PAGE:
It’s Friday, and ol’ AJ’s knocking off a bit early to enjoy the weather and do a little pickin’. Mountain music is one of the finest, most popular traditions of Appalachia, and there’s so much good music stretching back over hundreds of years of Appalachian history that I could write for years and never run out of tunes!

03/23/18 – Wild Horses

Wait, the Rolling Stones song? That’s right! This one is a bit outside the usual definition of “mountain music”, but I think you’ll agree that the version we’re talking about today fits right in with the Appalachian style; it’s also an important landmark in the bluegrass revival that started in the 70s!

Wild Horses was originally released in 1971 on the Rolling Stones’ famous album Sticky Fingers. It was released as a single, and was immediately popular, making it to the top 30 in the US and Canada. Mick Jagger and Keith Richards were inspired by legendary country rock musician Gram Parsons to write the song in a Nashville country style.

Gram Parsons is famous for how he blended country and rock music into something completely new. He is looked at today as the forerunner of roots music, or Americana, which takes all different forms of American music, including country, blues, jazz, rock, and Appalachian bluegrass, and blends them into one uniquely American genre. You can imagine how a country song by famous British rockers would excite him; it excited him so much, in fact, that he actually recorded his own version of the song a whole year before the Rolling Stones version came out!

Gram Parsons was famous for how he blended country and rock, but Wild Horses was covered by another group that was famous for doing pure bluegrass. Old and In the Way was founded by a group of musicians who shared a friendship over their love of traditional Appalachian bluegrass. The two most famous members, Jerry Garcia and David Grisman, met at a Bill Monroe concert in the 60s. Although Jerry Garcia had gone on to greater fame as the guitarist for the Grateful Dead, he had roots in bluegrass and played the banjo. David Grisman had been playing in several groups in the northeast, but always loved bluegrass, and went on to be a major player in the “Newgrass”, or progressive bluegrass, scene. He brought along his former bandmates Peter Rowan, Vassar Clements, and John Kahn, and together they recorded a self-titled album in 1973.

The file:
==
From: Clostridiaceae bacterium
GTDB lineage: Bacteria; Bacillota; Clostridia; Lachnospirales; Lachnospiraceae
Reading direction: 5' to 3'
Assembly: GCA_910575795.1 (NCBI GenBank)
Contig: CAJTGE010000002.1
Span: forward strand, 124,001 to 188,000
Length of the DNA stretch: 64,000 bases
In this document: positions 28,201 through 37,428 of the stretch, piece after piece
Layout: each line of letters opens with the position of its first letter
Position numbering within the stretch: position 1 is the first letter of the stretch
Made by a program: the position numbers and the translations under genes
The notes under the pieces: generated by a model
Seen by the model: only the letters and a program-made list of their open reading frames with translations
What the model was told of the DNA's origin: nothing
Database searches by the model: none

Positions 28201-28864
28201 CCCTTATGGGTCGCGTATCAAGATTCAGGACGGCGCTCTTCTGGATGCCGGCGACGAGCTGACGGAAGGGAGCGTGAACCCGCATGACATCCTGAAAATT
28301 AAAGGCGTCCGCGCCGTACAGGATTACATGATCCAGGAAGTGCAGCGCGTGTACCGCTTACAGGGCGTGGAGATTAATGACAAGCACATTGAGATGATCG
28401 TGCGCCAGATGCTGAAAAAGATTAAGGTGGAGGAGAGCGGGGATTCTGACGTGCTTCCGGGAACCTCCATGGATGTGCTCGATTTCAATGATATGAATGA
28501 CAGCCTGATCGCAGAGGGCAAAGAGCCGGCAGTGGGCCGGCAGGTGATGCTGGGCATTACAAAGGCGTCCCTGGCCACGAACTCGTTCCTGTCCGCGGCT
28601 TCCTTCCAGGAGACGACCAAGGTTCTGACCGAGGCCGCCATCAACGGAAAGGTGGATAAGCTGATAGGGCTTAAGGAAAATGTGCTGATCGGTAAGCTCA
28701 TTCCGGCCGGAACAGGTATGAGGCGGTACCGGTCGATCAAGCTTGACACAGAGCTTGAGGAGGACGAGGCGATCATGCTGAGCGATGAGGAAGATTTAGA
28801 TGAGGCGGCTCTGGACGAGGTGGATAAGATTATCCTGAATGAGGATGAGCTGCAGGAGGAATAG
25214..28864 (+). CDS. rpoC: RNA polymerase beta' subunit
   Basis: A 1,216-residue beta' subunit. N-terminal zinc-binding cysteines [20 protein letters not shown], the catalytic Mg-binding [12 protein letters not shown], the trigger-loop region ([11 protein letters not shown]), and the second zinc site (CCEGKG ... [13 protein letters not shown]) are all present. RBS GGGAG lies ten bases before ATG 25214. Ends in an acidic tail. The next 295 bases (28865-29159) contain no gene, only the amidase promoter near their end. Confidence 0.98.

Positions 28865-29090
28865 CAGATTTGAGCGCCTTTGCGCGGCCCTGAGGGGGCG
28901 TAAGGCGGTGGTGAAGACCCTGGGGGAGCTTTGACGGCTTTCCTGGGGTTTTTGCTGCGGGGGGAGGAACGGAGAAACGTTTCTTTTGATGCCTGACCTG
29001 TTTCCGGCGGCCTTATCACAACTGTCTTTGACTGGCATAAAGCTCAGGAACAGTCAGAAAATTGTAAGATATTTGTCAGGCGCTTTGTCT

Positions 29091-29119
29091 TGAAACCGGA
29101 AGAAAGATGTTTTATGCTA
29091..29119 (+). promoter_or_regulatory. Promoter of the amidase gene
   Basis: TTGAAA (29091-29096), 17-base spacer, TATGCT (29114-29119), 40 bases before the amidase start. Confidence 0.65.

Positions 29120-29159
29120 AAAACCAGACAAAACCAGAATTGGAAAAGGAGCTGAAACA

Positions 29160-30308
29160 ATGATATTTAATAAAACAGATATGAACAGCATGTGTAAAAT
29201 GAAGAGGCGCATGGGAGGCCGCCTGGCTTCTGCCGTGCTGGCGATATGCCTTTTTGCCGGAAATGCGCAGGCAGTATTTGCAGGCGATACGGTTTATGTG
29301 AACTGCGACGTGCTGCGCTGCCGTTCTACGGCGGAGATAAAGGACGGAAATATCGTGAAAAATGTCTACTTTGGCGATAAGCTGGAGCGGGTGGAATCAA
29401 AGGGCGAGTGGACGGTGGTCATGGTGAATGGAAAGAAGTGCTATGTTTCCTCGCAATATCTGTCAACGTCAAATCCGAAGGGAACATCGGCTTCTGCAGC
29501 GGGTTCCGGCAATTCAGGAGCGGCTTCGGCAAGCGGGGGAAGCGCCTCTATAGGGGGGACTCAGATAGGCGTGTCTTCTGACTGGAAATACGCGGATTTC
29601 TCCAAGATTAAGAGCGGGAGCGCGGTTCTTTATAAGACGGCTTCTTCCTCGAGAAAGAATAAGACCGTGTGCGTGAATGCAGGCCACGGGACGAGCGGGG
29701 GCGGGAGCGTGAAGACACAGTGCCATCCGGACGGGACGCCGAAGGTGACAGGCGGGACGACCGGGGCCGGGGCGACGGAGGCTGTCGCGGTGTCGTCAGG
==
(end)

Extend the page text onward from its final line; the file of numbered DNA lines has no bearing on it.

This self-titled album went on to great acclaim and was actually the best-selling bluegrass album of all time for almost 30 years, until it was knocked off the top spot by the O Brother, Where Art Thou soundtrack in 2000. It featured a few original songs and some old traditional standards, but it’s now often remember for its beautiful, mountain-inspired cover of Wild Horses. And for good reason; it takes the slow, gentle beauty of the original song and adds a fiddle and mandolin-based arrangement that perfectly complements the longing and sadness of the lyrics about being away from someone you love and knowing the relationship is ending. It also features some excellent solos by Grisman and Clements.

The song was very influential not only in raising awareness about mountain music and giving it a “cool factor”, but also in the idea of bluegrass-inspired covers of pop songs, which is still seen today in the popularity of groups like Iron Horse and Hayseed Dixie. Give it a listen!

Do you have a favorite bluegrass version of a pop or rock song? Let us know in the comments!